One of the messages that I want to get better about conveying to my students is that of being an everyday hero. It seems that we spend a lot of time these days trying to inspire children to “change the world for the better.” But we forget to mention that you don’t have to do this in a dramatic fashion that becomes headline news.
Yesterday’s post on Kid President’s new television show featured a quote from Kevin Costner that speaks to the heroes we often miss – the ones who quietly live their lives making selfless choices every day. One of the videos that I’ve mentioned several times on this blog, which features Mark Bezos, is another video that I like that reminds us that small actions can make a huge impact.
Recently, I found “The King of the Island” on the Kuriositas blog, and was charmed by the short animation’s special way of portraying a father who is a hero. When a young boy’s father disappears at sea, and he cannot remember him, he conjures up his own version of the man he lost. But when the man returns, the boy is disappointed that his father does not live up to the superhero he pictured. However, the son slowly learns that the real man is far better than his imagined version.
I saw this quote from Josh Whedon yesterday on Mental Floss, and I think it’s applicable, “You are going to change the world, because that is actually what the world is. You do not pass through this life, it passes through you. You experience it, you interpret it, you act, and then it is different. That happens constantly. You are changing the world. You always have been.”
We are all changing the world with every choice we make. Whether we change it for the better or not depends on our many small actions each and every day.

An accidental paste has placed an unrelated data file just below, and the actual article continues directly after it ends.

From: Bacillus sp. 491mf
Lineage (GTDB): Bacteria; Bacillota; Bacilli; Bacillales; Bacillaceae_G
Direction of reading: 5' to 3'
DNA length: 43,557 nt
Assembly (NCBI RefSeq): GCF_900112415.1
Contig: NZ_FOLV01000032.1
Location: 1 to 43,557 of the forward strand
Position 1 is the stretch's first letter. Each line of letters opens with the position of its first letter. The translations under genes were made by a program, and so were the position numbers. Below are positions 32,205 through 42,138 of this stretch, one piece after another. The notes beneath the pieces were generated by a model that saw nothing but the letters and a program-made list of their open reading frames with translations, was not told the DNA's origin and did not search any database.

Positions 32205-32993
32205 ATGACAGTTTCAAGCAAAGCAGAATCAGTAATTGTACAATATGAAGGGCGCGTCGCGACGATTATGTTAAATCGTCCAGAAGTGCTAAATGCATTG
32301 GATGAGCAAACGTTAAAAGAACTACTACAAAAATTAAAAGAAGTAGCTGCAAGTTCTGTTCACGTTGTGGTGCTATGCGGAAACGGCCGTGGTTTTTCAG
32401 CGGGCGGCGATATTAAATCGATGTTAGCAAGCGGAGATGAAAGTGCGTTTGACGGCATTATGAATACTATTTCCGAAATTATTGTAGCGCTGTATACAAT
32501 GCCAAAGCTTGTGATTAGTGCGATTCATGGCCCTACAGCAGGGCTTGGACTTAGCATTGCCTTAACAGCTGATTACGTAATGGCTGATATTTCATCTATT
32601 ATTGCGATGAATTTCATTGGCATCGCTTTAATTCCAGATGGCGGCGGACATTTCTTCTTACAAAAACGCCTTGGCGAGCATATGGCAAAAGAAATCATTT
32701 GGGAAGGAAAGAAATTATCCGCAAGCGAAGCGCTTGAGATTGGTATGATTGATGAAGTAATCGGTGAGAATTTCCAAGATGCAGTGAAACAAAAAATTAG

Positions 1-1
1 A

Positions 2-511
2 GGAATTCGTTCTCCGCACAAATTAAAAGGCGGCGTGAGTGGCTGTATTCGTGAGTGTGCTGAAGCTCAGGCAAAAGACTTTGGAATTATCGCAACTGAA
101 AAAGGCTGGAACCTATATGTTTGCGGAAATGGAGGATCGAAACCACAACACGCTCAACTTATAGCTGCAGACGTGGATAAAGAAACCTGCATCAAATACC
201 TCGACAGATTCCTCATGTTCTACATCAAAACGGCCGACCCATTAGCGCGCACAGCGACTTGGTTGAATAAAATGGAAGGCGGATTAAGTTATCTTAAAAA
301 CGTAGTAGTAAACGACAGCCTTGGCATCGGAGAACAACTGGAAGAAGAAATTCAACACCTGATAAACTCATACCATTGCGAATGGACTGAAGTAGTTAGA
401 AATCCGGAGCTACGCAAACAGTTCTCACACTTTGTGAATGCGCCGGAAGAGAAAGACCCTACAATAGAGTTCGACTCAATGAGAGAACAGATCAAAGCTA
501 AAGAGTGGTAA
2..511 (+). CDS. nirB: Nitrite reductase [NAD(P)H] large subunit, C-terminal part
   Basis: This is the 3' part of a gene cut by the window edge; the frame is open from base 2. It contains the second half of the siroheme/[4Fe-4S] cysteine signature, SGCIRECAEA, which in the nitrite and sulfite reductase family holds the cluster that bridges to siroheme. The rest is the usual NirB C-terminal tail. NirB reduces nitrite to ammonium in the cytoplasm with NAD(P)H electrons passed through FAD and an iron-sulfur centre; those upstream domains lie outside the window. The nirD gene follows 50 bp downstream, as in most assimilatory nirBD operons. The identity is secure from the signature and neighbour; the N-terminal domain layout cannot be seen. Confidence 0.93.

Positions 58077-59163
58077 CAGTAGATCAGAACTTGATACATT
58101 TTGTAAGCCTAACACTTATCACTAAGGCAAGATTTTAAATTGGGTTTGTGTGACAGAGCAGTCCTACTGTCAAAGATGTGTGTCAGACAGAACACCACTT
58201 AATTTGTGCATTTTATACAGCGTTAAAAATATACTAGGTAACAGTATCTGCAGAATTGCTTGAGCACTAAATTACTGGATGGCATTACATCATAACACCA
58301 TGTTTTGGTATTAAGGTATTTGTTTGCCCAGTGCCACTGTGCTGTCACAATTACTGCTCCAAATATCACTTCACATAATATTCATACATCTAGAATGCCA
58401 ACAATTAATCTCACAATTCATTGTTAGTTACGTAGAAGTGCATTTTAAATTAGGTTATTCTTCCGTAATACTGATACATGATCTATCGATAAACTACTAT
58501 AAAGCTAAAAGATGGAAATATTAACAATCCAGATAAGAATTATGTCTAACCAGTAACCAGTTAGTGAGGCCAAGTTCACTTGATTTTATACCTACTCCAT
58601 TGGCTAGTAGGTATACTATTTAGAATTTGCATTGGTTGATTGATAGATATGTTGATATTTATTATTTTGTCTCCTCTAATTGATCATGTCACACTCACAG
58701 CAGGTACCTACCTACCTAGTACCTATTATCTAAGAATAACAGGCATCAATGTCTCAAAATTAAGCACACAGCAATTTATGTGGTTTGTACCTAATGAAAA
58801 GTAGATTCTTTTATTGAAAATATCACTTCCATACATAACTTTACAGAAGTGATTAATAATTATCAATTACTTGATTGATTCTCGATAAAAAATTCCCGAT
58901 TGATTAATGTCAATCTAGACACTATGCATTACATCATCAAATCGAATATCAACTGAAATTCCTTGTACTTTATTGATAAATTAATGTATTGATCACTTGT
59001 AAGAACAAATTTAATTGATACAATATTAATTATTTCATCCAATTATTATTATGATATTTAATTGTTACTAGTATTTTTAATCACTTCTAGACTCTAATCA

For more Inspirational Videos for Students, check out my Pinterest Board here.
Kid President has just launched a television show on The Hub network. It’s called, “Kid President: Declaration of Awesome.” (You can see the schedule, and find out which local channel is The Hub here.) One of the show’s producers is Rainn Wilson – yep, this guy. The first episode premiered last Saturday, June 21, 2014. Don’t worry if you missed it, though. You can view the full video here.
In the premier, Kid President investigates the concept of “heroes.” He interviews Kevin Costner for some insight, and then features a pair of girls who are great friends working for a cause. As the short (about 22 min.) episode progresses, Kid President starts revising his “Wall of Heroes” to include real-life examples, rather than superheroes like corn dogs who accidentally got dipped in radioactive grease. Kid President asks the viewer, “Who would you put on your Wall of Heroes?” This reminds me of the Dream Team project my students do.
There are many quotable moments in the episode. One of my favorite lines, which is simple but true, comes from Kid President himself, “If you want to be awesome, treat people awesome.” Definitely great words to live by!
I’m not really sure about the title for this post – because I certainly do not think these recommendations apply solely to children who have been identified as Gifted. However, as a teacher of gifted kids, I know that parents often ask me for ideas on reading material. After reading Wonder, and commenting about it on yesterday’s post, I thought I would share a few other resources for quality books to which you can direct parents.
Although it is certainly not comprehensive, I have a Pinterest Board of recommendations here.
One book that I would like to mention, in particular, is Heroes for My Daughter by Brad Meltzer. I bought this book for my own daughter as a gift for her 5th grade graduation. I took pictures of all of her elementary school teachers and made a collage that looked similar to the inside cover of the book. Each teacher signed it. I read a story from this book each night to my daughter before we move on to whatever current chapter book we are reading. The biographies are short, and usually include a quote that we discuss. The included heroes are a diverse group – from the Three Stooges to Julia Child, and we both are learning about history as well as admirable attributes that led to positive change in the world. Meltzer has a similar book, Heroes for My Son, available, as well.
Google “books for gifted” and you will get a plethora of results. I’ve tried to scale it down for you a bit here as it can be a bit overwhelming! Hopefully, these links give you some good starting points.